forced the desired light-optical qualities: the light Variolink Veneer Value +2 paste (Fig. 9). A highly translucent material would have given the veneers a greyish tinge. Working field We recommend the placement of a rubber dam around the individual teeth. Rubber dam isolation does not hamper the exact placement of the restorations and it has distinct benefits: The dental practitioner can concentrate on each tooth individually; the prepared tooth surfaces can be sandblasted without the patient inhaling any harmful aluminium oxide particles; and, excess composite can be removed with ease. Bonding The teeth were air-abraded to remove the bonding agent of the provisional restorations (Fig. 10). Next, the teeth were etched with 37 per cent phosphoric acid. Then the primer and the bonding agent were applied within 40 seconds and the surface was dried (Fig. 11). The materials were light-cured for one minute. The restorations were etched with hydrofluoric acid for 20 seconds. Next, they were carefully rinsed, conditioned with silane and coated with a light-curing bonding agent. Then the veneers were placed and excess cement was removed. Finally, the restorations were light-cured for 40 seconds at a high intensity (1200 mW/cm2; Bluephase® 20i). Finishing of the restorations The rubber dam was removed and the cervical areas were carefully finished. We used a no. 12 scalpel blade in order to prevent the risk of harming the ceramic surface. Finally, the static and dynamic occlusion was checked. The results were highly attractive. The stains were hidden, but the restorations had a lifelike shade, translucency and brightness. This combination of veneer, cementation material and tooth produced a highly resistant structure similar to that of natural dentition (Figs 12 and 13).

Conclusion Attractive, flawless teeth have become a matter of course. In the described case, pressed lithium disilicate veneers offered an efficient means of achieving a natural balance between opacity (coverage) and translucency (vitality). The restored teeth exhibit a lifelike interplay of fluorescence and brightness (Fig. 14).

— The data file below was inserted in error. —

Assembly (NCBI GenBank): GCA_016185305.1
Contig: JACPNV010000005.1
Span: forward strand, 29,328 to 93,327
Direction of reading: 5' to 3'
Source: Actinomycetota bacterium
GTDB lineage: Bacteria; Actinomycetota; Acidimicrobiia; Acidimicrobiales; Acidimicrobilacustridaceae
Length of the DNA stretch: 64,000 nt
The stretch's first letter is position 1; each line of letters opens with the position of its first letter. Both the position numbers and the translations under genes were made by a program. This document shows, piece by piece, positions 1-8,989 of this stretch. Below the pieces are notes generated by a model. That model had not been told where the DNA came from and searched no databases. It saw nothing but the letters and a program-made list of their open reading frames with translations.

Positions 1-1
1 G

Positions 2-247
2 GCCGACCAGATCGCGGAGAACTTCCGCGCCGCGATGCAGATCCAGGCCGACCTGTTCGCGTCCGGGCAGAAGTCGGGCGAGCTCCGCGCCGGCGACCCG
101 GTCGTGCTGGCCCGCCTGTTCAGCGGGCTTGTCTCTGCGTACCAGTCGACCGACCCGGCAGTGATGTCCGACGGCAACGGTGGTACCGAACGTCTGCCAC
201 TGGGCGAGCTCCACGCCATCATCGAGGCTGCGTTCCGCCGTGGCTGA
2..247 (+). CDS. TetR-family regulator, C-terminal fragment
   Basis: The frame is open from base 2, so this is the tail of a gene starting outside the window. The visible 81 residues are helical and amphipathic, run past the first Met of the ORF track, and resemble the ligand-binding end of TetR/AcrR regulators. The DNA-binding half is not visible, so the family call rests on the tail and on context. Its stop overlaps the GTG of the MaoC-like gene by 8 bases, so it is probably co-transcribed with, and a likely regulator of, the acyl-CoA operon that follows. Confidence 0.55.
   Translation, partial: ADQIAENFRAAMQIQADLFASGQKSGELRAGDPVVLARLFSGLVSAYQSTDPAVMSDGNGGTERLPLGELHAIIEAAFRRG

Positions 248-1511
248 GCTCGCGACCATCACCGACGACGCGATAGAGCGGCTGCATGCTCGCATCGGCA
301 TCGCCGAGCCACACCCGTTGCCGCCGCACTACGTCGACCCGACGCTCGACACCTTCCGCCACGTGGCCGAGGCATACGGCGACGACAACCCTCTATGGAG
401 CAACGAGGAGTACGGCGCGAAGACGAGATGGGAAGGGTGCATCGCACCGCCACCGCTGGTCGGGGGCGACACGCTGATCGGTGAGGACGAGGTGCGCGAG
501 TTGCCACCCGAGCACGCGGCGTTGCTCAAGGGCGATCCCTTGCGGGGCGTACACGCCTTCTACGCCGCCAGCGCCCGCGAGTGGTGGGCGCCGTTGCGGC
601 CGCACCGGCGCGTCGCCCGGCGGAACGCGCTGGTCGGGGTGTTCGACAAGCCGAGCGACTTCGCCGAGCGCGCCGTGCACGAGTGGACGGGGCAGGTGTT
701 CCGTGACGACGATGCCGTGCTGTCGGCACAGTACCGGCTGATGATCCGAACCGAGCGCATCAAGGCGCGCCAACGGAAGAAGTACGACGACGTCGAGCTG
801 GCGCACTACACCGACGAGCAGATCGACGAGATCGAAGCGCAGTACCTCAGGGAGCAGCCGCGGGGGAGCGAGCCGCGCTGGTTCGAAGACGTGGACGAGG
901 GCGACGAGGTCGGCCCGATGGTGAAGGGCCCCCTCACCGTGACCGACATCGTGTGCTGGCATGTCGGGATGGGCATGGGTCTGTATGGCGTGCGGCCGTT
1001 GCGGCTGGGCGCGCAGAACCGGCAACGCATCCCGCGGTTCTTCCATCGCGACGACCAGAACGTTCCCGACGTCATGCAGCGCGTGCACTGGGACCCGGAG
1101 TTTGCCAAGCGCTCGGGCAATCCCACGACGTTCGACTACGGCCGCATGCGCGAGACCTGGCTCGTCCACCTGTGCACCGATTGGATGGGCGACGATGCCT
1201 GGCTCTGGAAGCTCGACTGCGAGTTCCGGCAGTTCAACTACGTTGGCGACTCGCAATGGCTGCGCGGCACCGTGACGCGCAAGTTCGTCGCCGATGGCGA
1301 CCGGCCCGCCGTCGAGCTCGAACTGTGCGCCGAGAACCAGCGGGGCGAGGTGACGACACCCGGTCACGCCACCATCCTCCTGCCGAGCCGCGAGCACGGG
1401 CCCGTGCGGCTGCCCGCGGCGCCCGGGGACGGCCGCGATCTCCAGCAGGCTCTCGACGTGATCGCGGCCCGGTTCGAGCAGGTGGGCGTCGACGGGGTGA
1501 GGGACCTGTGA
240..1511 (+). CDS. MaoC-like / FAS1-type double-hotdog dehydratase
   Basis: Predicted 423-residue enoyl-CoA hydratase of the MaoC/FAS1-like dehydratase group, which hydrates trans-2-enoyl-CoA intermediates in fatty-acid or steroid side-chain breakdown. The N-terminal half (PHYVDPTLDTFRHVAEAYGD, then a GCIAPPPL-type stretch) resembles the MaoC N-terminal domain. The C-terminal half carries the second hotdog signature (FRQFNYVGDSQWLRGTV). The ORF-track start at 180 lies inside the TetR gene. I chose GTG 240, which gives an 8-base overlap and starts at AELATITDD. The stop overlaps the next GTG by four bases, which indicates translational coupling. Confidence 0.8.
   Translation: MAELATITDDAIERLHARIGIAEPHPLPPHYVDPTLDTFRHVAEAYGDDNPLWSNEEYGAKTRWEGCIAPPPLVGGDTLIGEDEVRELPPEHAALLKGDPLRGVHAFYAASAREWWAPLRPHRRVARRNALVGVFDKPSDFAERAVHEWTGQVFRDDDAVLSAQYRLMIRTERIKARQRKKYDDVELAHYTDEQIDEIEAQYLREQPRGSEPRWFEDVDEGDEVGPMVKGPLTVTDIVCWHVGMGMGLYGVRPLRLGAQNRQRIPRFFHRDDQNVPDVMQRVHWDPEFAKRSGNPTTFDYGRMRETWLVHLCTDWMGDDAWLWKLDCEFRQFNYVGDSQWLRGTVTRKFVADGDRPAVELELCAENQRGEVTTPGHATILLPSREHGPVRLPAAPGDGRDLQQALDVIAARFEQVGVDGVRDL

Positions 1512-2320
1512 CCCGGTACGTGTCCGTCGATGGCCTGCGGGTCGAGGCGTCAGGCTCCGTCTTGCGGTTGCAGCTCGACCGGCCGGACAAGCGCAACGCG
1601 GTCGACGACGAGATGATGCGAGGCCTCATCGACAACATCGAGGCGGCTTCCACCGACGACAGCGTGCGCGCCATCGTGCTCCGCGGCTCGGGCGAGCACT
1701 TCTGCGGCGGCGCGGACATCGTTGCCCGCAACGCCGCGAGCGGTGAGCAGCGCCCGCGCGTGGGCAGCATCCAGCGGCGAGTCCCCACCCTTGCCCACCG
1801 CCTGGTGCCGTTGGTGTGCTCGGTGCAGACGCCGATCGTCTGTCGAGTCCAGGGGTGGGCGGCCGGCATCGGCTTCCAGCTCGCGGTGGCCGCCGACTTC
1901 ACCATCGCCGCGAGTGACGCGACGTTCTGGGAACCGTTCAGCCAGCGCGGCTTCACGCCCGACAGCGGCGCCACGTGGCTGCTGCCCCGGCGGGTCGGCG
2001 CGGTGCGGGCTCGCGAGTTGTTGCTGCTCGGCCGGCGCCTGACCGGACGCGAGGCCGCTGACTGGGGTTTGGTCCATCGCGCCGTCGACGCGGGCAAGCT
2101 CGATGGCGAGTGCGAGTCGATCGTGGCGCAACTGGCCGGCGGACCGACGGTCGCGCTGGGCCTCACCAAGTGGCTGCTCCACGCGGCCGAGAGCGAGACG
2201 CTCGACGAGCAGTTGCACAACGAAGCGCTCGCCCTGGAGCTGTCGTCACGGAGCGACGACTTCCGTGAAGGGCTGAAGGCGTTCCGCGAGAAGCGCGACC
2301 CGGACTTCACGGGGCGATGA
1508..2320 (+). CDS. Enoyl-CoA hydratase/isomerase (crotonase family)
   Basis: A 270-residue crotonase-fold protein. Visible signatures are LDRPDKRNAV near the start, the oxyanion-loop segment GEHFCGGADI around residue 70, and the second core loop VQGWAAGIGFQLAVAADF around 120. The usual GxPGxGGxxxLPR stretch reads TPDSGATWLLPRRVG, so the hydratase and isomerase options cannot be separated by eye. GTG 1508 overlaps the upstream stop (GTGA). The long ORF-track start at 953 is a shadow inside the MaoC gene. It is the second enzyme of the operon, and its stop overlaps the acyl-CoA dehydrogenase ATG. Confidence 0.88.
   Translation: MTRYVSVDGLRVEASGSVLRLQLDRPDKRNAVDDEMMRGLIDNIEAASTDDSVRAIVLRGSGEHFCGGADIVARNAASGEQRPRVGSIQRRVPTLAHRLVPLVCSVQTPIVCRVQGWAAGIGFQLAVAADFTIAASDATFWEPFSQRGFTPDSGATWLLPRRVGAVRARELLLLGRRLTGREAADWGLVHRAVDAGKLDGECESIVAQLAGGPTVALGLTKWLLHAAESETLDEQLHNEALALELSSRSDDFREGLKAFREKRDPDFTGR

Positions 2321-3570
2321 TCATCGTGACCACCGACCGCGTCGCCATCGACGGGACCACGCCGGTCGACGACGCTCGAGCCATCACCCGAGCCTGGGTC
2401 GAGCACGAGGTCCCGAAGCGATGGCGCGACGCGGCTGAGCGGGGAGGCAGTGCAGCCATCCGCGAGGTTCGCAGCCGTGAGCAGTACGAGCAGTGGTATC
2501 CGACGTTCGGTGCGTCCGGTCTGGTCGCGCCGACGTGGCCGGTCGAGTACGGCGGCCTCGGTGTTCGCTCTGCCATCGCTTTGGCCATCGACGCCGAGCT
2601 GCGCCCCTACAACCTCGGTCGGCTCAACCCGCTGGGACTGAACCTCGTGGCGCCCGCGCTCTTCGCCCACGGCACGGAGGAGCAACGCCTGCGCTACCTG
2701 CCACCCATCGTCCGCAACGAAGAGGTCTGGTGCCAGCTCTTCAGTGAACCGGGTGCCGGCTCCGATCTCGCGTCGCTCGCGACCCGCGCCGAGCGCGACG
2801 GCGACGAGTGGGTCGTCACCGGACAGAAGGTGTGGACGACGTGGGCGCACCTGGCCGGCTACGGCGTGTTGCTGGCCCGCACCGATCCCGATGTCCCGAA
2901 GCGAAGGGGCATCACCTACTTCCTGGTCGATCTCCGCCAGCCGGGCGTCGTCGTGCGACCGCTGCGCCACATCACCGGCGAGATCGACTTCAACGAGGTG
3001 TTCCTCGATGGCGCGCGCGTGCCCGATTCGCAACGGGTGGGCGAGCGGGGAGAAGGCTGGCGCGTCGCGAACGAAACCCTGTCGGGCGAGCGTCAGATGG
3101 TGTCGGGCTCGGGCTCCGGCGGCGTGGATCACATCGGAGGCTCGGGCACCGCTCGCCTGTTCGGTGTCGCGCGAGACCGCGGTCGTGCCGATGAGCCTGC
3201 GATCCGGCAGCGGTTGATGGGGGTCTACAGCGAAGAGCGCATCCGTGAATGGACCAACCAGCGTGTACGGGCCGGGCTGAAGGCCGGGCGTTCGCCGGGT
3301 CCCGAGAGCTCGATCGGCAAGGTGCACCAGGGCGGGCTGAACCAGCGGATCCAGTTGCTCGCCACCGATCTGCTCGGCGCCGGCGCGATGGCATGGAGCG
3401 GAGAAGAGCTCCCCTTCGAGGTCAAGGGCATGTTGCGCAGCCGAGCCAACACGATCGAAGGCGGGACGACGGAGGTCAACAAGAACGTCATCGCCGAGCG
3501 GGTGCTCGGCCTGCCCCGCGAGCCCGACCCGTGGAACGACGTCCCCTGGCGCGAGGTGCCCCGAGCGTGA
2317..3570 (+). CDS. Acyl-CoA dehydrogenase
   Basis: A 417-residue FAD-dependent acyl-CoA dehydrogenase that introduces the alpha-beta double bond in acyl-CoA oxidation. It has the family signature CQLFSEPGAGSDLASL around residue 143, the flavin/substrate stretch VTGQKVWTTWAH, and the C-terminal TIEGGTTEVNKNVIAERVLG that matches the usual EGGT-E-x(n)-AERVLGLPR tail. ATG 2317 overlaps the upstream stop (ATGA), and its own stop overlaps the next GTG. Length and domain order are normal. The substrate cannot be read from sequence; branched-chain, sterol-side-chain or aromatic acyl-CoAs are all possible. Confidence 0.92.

Direct link to the iPad version: Scan the QR code with the iPad or enter the following link:

Contact details: Dr Stefen Koubi L’institut de la facette 53 bis rue Saint Sebastien 13006 Marseille France

Gérald Ubassy Centre de Formation International Route de Tavel – Impasse des Ormeaux 30650 Rochefort du Gard France 15


Different restorations, same material Four anterior ceramic restorations placed with the adhesive luting technique Dr Gil Tirlet, Paris, Hélène Crescenzo and Didier Crescenzo, Gulf of Saint Tropez/France

A thorough knowledge of the latest ceramic systems and adhesive luting techniques is all it takes to fabricate partial restorations according to biomimetic principles.

In many clinical situations, a combination of full and partial restorations is indicated. In order to fulfil (bio)mechanical, functional and esthetic requirements, it is of utmost importance to select the most suitable ceramic materials for the case at hand. Preoperative situation The 28-year-old patient consulted our office about “improving her smile“. She was particularly concerned about the appearance of her four upper front teeth (shape, position, colour, surface texture). Unfortunately, the patient did not wish to undergo any orthodontic treatment. Theoretically, this would have offered an elegant solution to realigning both the upper and the lower tooth arch. Nevertheless, the patient’s wishes must always be respected. Therefore, another approach had to be found to meet her needs. Tooth 11 and 21 had previously been restored with PFM crowns. However, these two restorations looked very bulky. Therefore, the two lateral incisors, tooth 12 and 22, appeared to be pushed back (Figs 1 and 2). The patient had very bright teeth, which would have to be appropriately imitated by applying internal highlights (Fig. 3). Treatment plan On the basis of the esthetic treatment plan, a mock-up of the restoration was fabricated with a tooth-coloured composite resin. We refer to this structure as an “anterior matrix“. It was used to establish the desired outcome together with the patient: The pushed-back position of the lateral incisors would be restored with veneers following minimal preparation and the central incisors with new crowns.